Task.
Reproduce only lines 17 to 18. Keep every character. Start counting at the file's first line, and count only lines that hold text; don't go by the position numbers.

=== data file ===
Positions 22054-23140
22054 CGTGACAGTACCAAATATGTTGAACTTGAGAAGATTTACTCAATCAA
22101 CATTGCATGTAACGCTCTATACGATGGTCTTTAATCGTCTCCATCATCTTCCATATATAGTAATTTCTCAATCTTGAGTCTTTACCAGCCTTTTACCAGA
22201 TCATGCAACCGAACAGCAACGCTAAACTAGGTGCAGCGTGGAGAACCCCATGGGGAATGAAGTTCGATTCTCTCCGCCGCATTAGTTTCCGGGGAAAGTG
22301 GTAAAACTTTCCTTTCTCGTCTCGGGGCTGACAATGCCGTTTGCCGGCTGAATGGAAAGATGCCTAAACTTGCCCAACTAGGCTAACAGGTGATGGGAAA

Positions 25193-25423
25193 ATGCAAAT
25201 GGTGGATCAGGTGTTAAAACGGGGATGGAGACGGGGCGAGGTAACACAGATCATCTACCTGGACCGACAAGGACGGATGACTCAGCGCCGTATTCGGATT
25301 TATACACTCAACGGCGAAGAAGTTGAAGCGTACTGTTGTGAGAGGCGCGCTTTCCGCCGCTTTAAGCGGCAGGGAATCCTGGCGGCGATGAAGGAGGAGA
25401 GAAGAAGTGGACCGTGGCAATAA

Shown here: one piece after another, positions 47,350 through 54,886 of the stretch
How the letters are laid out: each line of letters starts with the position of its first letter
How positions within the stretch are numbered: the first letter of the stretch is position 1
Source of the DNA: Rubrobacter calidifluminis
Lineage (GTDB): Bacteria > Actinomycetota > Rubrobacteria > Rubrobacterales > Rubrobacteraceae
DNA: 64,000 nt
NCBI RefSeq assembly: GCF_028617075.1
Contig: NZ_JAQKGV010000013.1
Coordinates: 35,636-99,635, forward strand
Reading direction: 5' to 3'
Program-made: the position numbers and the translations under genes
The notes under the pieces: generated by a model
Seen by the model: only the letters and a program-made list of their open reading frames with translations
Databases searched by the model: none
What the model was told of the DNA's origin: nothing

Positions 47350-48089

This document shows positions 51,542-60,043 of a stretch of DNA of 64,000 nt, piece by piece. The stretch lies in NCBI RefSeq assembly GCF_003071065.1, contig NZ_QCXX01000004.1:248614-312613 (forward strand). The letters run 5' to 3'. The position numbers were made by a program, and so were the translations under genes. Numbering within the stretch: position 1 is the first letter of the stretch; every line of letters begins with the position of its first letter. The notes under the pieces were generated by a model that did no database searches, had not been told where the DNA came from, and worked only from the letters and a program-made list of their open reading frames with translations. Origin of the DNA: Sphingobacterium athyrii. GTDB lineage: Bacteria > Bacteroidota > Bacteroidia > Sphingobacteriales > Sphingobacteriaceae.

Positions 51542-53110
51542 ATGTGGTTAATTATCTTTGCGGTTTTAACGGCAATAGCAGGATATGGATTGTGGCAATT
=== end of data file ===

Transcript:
NCBI RefSeq assembly: GCF_028617075.1
Contig: NZ_JAQKGV010000013.1